Investigation continues into Restlawn Memory Gardens


HURON – More than two dozen formal complaints lodged against Restlawn Memory Gardens south of Huron are part of an active investigation being conducted by the South Dakota Attorney General’s office.
Public Information Officer Sara Rabern confirmed that an investigation is under way.
Late last summer, the Beadle County State’s Attorney’s office began getting calls from clients of Restlawn Memory Gardens, complaining that they had been waiting for six months to more than a year for markers and headstones for loved ones buried at the cemetery.
Many of the calls were referrals from the local funeral homes, said State’s Attorney Mike Moore.
“Primarily the concern that we were originally dealing with was that they (Restlawn clients) weren’t getting memorials placed,” he said.
“They had paid for these memorials and they weren’t getting placed,” he said.
Moore issued a press release and also began referring the callers to the attorney general’s office. He said he has also been advising callers they could pursue a small claims case in civil court against Restlawn, but that it didn’t appear to him to involve anything criminal.
Rabern said 26 formal complaints have been filed with the state so far. She said she anticipates more complaints based on the number of phone calls the office continues to receive.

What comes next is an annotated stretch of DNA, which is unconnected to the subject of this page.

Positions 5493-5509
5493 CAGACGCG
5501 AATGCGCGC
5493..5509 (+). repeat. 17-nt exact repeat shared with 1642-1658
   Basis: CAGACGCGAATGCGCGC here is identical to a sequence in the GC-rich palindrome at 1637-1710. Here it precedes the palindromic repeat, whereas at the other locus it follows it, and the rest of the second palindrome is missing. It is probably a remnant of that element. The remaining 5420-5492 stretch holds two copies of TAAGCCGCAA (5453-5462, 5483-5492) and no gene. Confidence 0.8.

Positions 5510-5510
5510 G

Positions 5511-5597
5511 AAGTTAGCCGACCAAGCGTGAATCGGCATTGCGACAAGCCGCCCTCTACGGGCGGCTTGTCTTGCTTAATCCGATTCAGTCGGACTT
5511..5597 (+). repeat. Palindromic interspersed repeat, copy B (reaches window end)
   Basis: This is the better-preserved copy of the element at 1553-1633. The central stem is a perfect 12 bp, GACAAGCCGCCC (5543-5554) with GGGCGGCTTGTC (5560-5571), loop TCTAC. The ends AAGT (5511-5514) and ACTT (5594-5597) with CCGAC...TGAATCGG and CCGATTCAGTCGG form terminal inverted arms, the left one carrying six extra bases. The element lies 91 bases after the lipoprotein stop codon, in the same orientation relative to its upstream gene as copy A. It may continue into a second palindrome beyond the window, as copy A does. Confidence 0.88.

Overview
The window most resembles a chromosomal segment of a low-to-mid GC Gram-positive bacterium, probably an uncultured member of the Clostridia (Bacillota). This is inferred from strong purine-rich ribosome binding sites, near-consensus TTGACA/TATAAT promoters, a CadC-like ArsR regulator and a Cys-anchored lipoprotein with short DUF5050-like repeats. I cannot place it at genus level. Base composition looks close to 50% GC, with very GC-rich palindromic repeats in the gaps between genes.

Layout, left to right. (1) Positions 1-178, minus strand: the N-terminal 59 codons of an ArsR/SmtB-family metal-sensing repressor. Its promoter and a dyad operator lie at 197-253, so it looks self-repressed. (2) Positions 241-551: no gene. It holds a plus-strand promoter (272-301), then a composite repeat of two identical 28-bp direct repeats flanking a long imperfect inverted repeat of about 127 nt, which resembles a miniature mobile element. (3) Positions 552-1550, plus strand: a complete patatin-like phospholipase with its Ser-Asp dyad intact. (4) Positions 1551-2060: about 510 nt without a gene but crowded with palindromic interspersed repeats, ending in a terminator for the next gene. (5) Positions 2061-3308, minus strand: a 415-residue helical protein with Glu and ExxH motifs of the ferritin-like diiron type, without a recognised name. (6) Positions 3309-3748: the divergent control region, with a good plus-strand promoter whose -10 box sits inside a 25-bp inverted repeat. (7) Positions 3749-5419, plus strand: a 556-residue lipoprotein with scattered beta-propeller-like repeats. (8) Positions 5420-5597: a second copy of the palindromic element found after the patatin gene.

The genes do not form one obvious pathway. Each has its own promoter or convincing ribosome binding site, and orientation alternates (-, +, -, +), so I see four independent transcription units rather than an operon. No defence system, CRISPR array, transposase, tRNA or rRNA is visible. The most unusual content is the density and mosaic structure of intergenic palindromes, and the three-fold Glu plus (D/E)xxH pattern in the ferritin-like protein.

Moore said the matter is now in the hands of the attorney general’s office.
“They’re going to handle it; if they need my help they will contact me,” he said.
Moore said he knows that Restlawn’s owner has an attorney and that there have been conversations between that individual and the attorney general’s office.
Since it was decided that it is a consumer protection issue, he is not pursing the matter simultaneously.
“If the investigation turns out to be criminal, then they might bring me back in to do the prosecution,” Moore said.
Asked what would make the case a criminal one, Moore said it would be if it was alleged that money was taken under false pretensions – if markers were sold with no intention of delivering them.
He conceded it would be a difficult theft case to prove.
“I think that the goal of the attorney general’s office would be to make everybody whole,” he said. “I would guess they would either have to deliver the markers or refund the money.”

Photo:

Restlawn Memory Garden has been the focus of an investigation by the S.D. Attorney General’s office, after numerous complaints about markers paid for, but not yet received and placed.

Photo by Angelina Della Rocco/Plainsman


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